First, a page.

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News Briefs II

Utah Facts Are Filling in Gaps In Dinosaur Knowledge

The Washington Post

Fossil hunters digging in the forbidding rockscape of central Utah have unearthed a bony bonanza: scores of specimens from a period around 100 million years ago that has been virtually unknown to scientists. Among the finds are perhaps the oldest tyrannosaurus in North America, the first of the duck-billed dinosaurs, the last of the long-necked, herbivorous sauropods, and dozens of animal species never before identified.

The discoveries provide strong support for two long-standing theories. One is that many North American dinosaur types from the period were in fact Asian immigrants whose ancestors crossed a temporary land bridge that formed between what are now Siberia and Alaska. Another is that the rise of low-growing flowering plants in that era might have helped put the enormous sauropods (such as brontosaurus) out of business.

Debate on both notions has suffered because fossil evidence from the era has been "exceedingly sparse," the researchers write in Tuesday's issue of the Proceedings of the National Academy of Sciences.

"In terms of the age of dinosaurs, we've got a pretty good record from the very end," around 65 million years ago during the last of the Cretaceous period, said Richard L. Cifelli of the University of Oklahoma. "And we've got a lot from very long ago, in the age of the stegosaurus and brontosaurus," both of which arose during the Jurassic period that lasted from 190 million to 136 million years ago.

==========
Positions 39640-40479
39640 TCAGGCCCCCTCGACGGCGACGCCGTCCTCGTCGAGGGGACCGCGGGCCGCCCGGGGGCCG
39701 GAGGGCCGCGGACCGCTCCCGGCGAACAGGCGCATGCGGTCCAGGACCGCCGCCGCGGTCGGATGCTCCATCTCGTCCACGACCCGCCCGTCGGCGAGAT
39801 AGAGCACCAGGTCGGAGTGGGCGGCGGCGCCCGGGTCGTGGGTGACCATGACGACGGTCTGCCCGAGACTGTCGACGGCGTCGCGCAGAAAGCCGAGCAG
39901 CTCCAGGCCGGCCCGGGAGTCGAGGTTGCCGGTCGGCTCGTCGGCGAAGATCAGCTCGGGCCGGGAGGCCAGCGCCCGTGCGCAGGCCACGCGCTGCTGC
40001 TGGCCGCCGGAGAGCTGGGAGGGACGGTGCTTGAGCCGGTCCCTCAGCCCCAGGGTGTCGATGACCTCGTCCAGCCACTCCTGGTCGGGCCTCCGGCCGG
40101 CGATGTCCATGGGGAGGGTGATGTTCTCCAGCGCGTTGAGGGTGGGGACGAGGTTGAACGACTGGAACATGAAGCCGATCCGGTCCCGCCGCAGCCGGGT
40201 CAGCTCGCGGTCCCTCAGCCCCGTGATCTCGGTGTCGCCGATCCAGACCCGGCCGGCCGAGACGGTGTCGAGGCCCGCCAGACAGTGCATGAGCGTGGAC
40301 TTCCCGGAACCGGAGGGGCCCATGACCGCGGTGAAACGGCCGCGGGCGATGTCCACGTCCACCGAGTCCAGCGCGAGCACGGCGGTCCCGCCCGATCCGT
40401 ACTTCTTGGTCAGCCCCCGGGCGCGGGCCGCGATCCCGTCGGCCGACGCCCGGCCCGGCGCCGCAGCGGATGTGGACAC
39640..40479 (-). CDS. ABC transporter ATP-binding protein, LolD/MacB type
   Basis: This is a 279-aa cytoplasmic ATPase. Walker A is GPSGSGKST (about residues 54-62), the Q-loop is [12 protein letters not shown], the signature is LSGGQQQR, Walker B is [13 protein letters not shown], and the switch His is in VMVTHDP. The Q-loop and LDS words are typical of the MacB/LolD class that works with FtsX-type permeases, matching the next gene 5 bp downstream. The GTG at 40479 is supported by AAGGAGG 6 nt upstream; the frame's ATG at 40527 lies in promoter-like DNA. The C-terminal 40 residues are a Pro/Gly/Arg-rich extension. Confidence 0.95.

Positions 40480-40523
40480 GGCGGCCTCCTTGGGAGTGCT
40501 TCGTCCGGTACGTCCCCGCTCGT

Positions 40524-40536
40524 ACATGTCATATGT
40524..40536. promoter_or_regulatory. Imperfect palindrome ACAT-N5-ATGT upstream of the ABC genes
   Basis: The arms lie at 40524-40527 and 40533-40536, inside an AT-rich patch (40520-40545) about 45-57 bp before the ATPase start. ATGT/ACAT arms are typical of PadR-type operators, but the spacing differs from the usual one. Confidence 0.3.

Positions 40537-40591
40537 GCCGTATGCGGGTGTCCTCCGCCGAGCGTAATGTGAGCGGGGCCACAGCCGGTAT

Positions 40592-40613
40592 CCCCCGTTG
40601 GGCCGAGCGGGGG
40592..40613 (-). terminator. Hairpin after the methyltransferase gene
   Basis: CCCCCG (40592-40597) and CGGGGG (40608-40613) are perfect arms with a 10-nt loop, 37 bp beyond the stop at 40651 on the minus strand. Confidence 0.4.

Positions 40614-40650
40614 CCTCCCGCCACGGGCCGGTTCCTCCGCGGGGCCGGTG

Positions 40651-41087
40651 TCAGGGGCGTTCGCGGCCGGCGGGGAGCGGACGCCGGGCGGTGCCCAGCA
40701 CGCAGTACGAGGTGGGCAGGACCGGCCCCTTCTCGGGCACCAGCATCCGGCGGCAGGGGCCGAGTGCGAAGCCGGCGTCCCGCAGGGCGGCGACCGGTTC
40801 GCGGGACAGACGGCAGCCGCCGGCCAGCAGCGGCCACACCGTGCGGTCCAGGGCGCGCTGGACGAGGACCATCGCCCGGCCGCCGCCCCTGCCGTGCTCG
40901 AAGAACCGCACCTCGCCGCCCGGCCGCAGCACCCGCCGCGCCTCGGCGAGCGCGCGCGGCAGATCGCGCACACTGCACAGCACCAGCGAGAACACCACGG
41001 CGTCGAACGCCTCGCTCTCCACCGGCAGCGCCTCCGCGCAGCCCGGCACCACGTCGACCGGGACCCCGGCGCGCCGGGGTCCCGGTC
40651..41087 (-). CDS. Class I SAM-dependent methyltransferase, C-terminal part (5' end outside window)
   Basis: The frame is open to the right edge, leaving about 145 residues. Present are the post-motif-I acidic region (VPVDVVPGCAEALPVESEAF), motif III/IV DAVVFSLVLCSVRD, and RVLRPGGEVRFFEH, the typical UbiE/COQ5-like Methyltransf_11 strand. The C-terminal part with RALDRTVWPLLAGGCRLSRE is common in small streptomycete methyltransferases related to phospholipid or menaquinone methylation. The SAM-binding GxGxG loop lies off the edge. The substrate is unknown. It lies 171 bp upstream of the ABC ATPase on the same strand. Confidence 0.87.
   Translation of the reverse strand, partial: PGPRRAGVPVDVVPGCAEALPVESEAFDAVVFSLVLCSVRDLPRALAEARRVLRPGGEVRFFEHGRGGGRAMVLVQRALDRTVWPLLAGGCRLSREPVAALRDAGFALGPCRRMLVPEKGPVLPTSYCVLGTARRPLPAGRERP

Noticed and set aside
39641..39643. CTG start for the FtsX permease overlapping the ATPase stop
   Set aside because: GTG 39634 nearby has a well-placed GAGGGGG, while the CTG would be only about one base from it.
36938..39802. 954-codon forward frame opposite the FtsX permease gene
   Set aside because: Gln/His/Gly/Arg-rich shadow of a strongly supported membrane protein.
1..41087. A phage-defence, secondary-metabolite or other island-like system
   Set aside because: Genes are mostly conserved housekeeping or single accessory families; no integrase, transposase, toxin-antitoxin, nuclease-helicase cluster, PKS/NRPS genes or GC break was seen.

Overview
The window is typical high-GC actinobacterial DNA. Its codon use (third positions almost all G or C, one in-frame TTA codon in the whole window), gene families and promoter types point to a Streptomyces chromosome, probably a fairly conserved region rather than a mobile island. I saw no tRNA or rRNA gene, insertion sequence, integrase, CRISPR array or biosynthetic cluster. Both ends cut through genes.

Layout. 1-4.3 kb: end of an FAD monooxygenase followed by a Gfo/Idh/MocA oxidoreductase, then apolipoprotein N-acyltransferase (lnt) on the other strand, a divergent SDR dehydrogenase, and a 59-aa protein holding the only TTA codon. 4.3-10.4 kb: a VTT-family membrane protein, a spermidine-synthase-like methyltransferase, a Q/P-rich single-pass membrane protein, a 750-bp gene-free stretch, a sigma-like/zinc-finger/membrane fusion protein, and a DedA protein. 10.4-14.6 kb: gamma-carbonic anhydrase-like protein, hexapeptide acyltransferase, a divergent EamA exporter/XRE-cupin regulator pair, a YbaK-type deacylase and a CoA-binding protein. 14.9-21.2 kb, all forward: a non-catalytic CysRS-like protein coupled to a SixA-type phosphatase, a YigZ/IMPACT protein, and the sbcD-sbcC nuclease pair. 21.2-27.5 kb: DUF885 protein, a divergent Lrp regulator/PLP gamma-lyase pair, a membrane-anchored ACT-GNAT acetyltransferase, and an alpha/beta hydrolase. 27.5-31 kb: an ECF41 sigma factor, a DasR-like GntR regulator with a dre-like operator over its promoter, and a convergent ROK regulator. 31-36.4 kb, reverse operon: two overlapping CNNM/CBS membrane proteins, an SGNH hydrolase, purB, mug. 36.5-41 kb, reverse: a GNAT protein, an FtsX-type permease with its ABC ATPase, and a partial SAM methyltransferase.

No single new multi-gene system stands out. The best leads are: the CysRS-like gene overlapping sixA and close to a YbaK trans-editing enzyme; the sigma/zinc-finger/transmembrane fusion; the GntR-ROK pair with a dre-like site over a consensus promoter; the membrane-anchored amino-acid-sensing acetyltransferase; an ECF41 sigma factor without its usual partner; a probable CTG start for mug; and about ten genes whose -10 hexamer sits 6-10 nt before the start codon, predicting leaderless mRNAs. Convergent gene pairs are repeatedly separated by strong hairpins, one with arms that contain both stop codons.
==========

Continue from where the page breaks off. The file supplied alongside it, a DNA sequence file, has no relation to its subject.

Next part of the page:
"Then in between," he said, "there's about a 70 million-year gap."

Or there was until Cifelli and colleagues began excavating what are now the arid scarps of a geological region called the Cedar Mountain Formation. About 100 million years ago, it was a lush and marshy flood plain where "a really big slow-moving river system" flowed from west to east, carrying plenty of sediment in its waters. The skeletal remains of animals that died in the locale were entombed in shale and sandstone far beneath the surface. It was subsequently covered by a vast inland sea. Later upheavals exposed sections of the formation, prompting the curiosity of scientists.

Chernobyl's Legacy Starts to Show

The Washington Post

Eleven years after the world's worst nuclear accident, the long-term effects of the Chernobyl incident remain unclear. Now, a new study of birds near the Ukrainian nuclear plant suggests that radiation caused lasting genetic damage to at least some wildlife.

Swedish and French scientists found that a high proportion of barn swallows captured in contaminated areas have partial albinism, a condition that appears as splotches of white feathers completely lacking in pigment. Albinism occurred two to 10 times more frequently among birds near the plant than among birds from uncontaminated areas. Besides having spots, birds with albinism are generally weaker and less likely to survive to breeding age.

Although genetic damage has been detected in humans and other creatures directly exposed to radiation from the accident, the evidence has been mixed on whether the defects would be passed to offspring.